Although two wells came with my old house, neither yielded more than one gallon a minute. My neighbors pull from 5 to 30 gallons a minute so there is plenty of water available. Rich recommended Dean Petty of Water Locators. Dean uses a new technology called electro-seismology that has a proven track record. Dean studied the geology of the house site, the previous well driller's reports and then carefully walked the property. He chose two locations and made several test holes around each. Then he detonated small explosions in each hole and recorded the sound waves as they pierced the earth in search of water. When a sound wave hit liquid water, it would induce a small electrical charge, which Dean carefully noted. By the end of the afternoon Dean found two possible drill sites. Two weeks later he gave me a 14 page detailed report and a map for the well driller.

E-mail Dean or call him at (406)556-1957 (office),
(406)580-3372, (cell) or write to him at
PO Box 881, Bozeman, MT 59771
Dean Petty of Water Locators, LLC
Mike Wood prepares a drill hole and
electrical sensors for an explosion.
Seismic Chart
Water is indicated by yellow and red on
this seismic chart.
June 1st, 2007
The fast, efficient and hard working folks from Fridley Concrete in Livingston, formed and poured the greenhouse foundation in just a few days. The front of the future greenhouse will sport a Greek Portico with Ionic columns and double entry doors. Inside will be potting benches, growing tables, a small pond, waterfall and reading chairs. In the rear of the greenhouse I will place a garden storage shed.
Even in the dead of winter the sun is bright in Montana. My previous greenhouse, quickly warmed to 70 degrees Fahrenheit a few hours after sunrise, even when the temperatures outside were sub-zero. I am hoping that this greenhouse will help to shorten the fierce Montana winters and allow me to get a head start on spring planting.
front yard
Under a bright blue sky a concrete pumper truck makes quick work of the greenhouse foundation.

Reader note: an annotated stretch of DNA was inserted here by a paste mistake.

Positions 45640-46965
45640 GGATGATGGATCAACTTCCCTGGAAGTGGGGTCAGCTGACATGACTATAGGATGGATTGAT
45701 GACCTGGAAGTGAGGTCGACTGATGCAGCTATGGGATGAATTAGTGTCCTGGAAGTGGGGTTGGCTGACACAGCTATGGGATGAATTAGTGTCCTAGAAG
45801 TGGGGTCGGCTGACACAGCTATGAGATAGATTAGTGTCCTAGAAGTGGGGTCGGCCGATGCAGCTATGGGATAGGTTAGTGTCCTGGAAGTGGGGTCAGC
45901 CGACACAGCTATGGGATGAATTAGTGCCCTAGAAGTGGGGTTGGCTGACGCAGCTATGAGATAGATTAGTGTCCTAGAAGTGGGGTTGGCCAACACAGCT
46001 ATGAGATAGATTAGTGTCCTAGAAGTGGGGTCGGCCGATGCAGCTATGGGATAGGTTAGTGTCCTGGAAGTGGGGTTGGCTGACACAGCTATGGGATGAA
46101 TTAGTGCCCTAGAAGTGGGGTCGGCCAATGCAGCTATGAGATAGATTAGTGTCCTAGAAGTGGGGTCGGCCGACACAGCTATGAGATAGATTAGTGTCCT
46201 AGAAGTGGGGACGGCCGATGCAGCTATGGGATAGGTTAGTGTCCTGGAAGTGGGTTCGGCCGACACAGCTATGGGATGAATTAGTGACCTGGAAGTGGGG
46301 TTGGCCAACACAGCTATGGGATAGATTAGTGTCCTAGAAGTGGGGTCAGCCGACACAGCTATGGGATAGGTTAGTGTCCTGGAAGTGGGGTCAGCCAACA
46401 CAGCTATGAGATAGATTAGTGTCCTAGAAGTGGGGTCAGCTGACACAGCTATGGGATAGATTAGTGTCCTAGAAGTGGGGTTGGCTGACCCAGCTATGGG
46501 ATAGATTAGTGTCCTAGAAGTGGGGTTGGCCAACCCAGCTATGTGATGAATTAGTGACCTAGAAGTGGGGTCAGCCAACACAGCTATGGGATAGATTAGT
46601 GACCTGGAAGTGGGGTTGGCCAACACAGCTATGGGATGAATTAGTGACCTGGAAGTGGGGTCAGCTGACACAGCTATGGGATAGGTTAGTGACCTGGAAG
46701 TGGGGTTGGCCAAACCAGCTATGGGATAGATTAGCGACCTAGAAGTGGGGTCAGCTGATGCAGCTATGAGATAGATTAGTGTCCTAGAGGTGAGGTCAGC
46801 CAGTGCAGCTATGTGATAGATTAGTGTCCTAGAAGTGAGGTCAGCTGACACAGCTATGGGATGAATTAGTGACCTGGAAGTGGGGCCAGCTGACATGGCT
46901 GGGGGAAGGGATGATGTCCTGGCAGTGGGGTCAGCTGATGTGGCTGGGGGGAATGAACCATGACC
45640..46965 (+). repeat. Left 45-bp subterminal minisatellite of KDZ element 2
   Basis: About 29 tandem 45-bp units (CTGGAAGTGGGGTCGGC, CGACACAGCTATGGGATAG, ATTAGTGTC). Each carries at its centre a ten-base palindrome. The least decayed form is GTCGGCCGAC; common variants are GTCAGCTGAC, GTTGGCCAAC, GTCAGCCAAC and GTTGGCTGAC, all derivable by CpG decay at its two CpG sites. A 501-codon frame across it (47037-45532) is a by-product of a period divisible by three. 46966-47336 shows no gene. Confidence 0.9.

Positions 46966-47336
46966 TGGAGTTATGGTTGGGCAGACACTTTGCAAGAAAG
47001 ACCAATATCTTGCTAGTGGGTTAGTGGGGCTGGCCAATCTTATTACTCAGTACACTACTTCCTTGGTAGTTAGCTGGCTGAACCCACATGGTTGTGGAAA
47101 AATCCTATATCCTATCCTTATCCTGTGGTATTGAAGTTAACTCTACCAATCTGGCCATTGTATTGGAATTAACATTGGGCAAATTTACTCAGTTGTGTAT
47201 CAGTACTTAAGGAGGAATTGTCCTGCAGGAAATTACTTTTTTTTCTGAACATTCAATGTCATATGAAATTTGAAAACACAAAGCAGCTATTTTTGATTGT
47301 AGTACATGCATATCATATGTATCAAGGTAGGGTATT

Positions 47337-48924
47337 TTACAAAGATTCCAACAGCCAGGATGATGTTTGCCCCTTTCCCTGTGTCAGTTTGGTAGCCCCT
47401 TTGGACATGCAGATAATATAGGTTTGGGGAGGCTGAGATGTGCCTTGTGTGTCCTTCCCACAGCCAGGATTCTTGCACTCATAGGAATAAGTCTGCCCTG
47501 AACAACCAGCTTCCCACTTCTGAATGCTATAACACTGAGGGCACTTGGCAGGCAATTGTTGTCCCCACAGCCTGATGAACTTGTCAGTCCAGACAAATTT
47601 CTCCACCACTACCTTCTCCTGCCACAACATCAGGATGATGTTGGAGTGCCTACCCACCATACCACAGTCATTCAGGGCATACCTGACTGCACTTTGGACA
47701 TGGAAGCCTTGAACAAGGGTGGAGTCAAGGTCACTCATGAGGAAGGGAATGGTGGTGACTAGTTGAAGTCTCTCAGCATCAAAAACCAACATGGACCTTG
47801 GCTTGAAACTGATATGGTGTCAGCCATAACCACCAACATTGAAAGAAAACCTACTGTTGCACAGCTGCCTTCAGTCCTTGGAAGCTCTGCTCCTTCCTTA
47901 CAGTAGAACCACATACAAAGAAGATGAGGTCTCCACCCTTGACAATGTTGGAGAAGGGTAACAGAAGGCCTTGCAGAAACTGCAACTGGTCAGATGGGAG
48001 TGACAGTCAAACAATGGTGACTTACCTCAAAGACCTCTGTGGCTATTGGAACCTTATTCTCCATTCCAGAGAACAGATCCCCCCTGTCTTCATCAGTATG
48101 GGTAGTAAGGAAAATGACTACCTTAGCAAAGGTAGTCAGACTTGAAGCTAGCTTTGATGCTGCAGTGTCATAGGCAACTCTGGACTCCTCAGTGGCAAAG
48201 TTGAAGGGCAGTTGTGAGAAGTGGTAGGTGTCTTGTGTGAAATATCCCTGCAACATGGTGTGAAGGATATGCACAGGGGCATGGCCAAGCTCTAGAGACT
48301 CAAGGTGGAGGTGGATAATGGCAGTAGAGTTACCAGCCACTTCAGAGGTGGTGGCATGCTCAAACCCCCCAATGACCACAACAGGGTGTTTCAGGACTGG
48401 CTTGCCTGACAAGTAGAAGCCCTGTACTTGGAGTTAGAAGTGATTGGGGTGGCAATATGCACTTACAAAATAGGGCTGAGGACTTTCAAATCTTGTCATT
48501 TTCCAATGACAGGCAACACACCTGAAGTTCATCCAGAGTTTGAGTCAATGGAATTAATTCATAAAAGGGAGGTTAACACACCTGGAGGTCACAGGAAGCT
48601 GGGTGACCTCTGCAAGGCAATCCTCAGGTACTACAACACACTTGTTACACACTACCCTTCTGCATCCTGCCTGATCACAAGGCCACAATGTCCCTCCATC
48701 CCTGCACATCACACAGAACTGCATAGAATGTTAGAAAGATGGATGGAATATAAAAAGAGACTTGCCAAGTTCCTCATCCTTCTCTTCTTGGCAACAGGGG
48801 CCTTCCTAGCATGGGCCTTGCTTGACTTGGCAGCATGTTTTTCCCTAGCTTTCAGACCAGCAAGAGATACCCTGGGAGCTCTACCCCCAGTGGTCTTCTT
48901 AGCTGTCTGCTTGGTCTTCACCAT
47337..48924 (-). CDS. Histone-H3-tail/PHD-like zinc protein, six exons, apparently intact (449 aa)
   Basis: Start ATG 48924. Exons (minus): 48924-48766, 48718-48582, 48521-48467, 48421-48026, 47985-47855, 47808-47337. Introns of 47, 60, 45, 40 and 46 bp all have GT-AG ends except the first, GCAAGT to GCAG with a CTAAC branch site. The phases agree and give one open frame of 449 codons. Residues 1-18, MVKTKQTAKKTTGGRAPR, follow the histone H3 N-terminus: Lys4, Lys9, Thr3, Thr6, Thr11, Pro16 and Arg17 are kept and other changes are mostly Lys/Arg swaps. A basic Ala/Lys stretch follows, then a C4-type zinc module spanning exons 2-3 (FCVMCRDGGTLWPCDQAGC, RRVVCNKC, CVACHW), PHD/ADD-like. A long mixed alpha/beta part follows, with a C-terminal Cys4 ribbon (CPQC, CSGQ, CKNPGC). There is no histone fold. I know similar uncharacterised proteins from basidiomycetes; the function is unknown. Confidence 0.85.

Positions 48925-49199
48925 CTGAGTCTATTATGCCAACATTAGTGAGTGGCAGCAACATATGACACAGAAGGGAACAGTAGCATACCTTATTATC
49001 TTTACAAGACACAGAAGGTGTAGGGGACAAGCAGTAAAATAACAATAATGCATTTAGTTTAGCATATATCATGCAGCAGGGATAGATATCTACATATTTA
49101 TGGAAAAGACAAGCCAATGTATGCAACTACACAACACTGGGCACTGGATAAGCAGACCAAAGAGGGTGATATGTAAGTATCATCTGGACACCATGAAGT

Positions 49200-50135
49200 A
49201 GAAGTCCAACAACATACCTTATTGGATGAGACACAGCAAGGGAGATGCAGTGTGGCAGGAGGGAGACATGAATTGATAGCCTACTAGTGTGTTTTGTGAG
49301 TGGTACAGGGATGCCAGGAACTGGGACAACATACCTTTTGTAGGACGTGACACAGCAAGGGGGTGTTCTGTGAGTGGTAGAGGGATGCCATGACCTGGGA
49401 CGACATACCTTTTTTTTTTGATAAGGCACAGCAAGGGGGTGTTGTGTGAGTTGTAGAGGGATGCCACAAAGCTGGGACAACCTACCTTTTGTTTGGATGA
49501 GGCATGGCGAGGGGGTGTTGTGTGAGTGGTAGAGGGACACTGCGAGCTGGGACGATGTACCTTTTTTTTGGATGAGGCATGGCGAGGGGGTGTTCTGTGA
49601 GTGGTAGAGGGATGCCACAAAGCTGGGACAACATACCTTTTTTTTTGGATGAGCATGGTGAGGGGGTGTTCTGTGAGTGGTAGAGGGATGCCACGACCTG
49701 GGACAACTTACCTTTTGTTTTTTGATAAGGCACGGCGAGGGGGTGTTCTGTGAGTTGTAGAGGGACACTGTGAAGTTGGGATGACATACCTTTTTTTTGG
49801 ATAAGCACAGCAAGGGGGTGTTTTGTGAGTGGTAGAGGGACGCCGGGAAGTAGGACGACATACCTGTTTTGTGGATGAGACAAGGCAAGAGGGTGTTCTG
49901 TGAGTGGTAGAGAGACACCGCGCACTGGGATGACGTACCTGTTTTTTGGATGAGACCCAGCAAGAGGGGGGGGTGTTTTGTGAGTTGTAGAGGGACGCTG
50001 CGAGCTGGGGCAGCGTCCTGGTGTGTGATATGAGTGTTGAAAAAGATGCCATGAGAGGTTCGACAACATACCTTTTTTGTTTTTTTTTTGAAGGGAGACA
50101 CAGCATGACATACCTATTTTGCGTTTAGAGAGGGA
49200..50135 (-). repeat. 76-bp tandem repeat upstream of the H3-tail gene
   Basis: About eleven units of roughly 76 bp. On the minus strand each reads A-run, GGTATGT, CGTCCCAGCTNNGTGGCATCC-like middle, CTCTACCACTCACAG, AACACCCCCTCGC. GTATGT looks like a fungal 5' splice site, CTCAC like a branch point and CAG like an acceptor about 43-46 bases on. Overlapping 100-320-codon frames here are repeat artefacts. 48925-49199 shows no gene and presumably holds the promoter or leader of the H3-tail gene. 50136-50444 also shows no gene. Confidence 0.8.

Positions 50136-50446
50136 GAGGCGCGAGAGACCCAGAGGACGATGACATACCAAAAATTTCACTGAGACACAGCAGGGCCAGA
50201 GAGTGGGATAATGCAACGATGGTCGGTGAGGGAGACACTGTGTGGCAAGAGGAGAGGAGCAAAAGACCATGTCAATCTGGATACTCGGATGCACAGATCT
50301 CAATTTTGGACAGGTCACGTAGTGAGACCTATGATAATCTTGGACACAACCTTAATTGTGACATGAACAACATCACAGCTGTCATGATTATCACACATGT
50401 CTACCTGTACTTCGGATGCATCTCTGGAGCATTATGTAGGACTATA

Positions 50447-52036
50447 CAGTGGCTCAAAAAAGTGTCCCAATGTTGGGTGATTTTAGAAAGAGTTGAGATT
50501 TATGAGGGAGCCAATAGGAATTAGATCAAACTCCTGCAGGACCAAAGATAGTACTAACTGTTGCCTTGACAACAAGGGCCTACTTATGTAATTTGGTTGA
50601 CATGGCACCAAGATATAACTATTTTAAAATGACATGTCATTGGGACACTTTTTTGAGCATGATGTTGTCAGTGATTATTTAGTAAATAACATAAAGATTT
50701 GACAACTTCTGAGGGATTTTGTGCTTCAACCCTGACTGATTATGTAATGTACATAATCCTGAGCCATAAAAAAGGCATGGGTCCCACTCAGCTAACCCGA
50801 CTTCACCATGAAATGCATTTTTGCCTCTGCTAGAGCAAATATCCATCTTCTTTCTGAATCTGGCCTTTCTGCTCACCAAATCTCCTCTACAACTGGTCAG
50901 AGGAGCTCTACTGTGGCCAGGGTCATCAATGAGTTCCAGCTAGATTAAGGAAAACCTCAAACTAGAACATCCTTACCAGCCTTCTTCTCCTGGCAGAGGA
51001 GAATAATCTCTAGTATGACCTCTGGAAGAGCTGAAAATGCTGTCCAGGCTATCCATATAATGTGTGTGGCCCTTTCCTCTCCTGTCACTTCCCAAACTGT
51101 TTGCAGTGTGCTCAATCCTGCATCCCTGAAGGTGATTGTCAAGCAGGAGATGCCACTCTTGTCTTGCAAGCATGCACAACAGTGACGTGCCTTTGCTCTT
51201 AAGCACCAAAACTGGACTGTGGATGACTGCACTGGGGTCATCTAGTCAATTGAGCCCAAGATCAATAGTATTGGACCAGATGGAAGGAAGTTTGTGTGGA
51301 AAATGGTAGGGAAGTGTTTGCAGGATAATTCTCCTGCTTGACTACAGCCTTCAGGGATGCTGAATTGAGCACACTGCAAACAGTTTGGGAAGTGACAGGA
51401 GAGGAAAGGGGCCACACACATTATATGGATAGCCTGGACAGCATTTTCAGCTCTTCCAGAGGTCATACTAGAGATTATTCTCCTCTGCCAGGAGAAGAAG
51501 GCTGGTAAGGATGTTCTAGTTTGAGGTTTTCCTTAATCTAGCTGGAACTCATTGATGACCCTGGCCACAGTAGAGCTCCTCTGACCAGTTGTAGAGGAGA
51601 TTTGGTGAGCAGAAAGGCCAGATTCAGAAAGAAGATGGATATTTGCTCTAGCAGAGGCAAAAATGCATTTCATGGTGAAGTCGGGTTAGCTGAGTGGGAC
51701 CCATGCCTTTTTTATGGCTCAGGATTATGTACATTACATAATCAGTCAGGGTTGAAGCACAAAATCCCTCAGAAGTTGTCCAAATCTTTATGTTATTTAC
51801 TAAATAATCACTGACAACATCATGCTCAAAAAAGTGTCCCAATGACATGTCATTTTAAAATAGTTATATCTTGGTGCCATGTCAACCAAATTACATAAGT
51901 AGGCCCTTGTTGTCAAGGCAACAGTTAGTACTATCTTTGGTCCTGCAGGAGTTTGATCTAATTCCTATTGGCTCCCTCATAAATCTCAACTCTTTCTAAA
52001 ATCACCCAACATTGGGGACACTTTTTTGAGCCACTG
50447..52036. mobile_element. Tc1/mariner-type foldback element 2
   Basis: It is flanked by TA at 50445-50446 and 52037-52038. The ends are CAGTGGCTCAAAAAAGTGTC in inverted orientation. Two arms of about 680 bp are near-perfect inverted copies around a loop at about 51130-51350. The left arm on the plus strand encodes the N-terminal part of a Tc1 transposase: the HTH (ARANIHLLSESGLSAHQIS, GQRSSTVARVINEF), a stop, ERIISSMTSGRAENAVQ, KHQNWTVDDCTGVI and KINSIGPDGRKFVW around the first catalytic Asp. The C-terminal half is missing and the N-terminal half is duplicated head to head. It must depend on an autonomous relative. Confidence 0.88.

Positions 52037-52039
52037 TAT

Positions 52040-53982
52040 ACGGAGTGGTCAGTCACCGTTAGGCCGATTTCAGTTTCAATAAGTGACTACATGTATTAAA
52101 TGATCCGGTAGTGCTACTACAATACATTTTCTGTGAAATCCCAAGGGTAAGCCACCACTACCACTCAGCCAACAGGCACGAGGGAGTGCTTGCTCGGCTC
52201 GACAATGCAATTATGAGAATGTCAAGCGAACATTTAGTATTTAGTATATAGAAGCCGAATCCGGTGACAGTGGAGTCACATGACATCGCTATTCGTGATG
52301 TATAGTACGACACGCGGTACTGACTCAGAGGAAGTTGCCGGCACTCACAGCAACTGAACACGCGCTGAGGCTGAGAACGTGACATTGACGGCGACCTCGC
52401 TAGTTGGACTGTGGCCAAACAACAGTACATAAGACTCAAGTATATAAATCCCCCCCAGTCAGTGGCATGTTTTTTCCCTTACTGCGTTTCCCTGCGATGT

Fresh Concrete
A mono-slab foundation with a porch extension rapidly takes shape.
Skilled Workers
Highly skilled workers put the finishing touches on the mono-slab.
The basement hallway already needs remodeling...
This is the first real house I have ever designed. My only other house building and design projects consisted of a four story tree house when I was 15 and a two story log cabin when I was 18. The tree house was a fun gathering spot for my friends and I. The log cabin I lived in for over 10 years. It was a warm, peaceful and quiet place. I studied my college subjects there, wrote in my journals and went for wonderful hikes in the woods.
I often made mistakes when designing my new house. A drawing on paper is very different than actually building something. One of the mistakes I made was with the pendant lights in the basement hallway. They hung too low and the light pattern was too sharply defined. Fortunately the electricians did not mind doing a little remodeling. They replaced the pendants with domes which evenly and brightly, lighted the hallway. Eventually Kim will add wall panels which should add a sense of rhythm and harmony.
Closet Trim
Look inside the closets and this is the trim you will discover.
Door Jamb
Primary rooms sport pilaster, arch and keystone trim pieces on the outside of the door jamb.
A little peace and quiet is comforting. Too much though makes me lonely. When that happens I simply hop in my Jeep and drive a short 25 miles to Yellowstone National Park. There are thousands of people there. Ironically, peace and quiet are rarely more than a few hundred feet from the road, on any trail that leads to the back country.
I like to mingle with, talk and listen to the tourists while walking along the broad boardwalks throughout the park. I think that the Old Faithful Inn is the best spot for people watching. Folks come from all over the world to see the famous building and geyser. When I tire of people watching, I often hike some of the many trails, surrounding the Inn. Here are a few parting shots from my last sojourn to what is often called "the world's largest log cabin".
Old Faithful Inn
Inside the Old Faithful Inn at Yellowstone National Park.
Inn Lobby
The first floor lobby and massive fireplace in the Old Faithful Inn.
Old Faithful Geyser
The Old Faithful geyser as seen from the Inn's second story balcony.
Old Faithful Geyser
One of the most popular spots in the park!
The Adirondack architectural style lends irresistible warmth and charm to the Old Faithful Inn.